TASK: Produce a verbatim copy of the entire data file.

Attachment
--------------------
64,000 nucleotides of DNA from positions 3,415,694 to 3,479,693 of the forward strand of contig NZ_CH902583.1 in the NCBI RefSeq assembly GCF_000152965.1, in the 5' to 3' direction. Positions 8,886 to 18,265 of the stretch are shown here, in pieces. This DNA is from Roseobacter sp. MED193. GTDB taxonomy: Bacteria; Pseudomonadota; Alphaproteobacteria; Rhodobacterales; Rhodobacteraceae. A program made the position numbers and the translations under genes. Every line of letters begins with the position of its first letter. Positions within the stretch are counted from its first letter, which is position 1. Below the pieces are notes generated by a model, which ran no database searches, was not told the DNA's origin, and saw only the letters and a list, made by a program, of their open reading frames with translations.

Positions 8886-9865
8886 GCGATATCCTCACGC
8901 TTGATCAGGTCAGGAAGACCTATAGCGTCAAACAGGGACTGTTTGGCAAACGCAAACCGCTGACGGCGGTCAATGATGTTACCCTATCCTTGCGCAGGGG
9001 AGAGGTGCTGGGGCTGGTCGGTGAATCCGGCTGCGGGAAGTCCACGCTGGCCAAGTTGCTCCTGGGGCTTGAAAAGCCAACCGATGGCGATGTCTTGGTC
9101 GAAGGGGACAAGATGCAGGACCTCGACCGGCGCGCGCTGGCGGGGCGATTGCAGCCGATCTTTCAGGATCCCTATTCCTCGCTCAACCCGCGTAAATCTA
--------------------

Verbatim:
64,000 nucleotides of DNA from positions 3,415,694 to 3,479,693 of the forward strand of contig NZ_CH902583.1 in the NCBI RefSeq assembly GCF_000152965.1, in the 5' to 3' direction. Positions 8,886 to 18,265 of the stretch are shown here, in pieces. This DNA is from Roseobacter sp. MED193. GTDB taxonomy: Bacteria; Pseudomonadota; Alphaproteobacteria; Rhodobacterales; Rhodobacteraceae. A program made the position numbers and the translations under genes. Every line of letters begins with the position of its first letter. Positions within the stretch are counted from its first letter, which is position 1. Below the pieces are notes generated by a model, which ran no database searches, was not told the DNA's origin, and saw only the letters and a list, made by a program, of their open reading frames with translations.

Positions 8886-9865
8886 GCGATATCCTCACGC
8901 TTGATCAGGTCAGGAAGACCTATAGCGTCAAACAGGGACTGTTTGGCAAACGCAAACCGCTGACGGCGGTCAATGATGTTACCCTATCCTTGCGCAGGGG
9001 AGAGGTGCTGGGGCTGGTCGGTGAATCCGGCTGCGGGAAGTCCACGCTGGCCAAGTTGCTCCTGGGGCTTGAAAAGCCAACCGATGGCGATGTCTTGGTC
9101 GAAGGGGACAAGATGCAGGACCTCGACCGGCGCGCGCTGGCGGGGCGATTGCAGCCGATCTTTCAGGATCCCTATTCCTCGCTCAACCCGCGTAAATCTA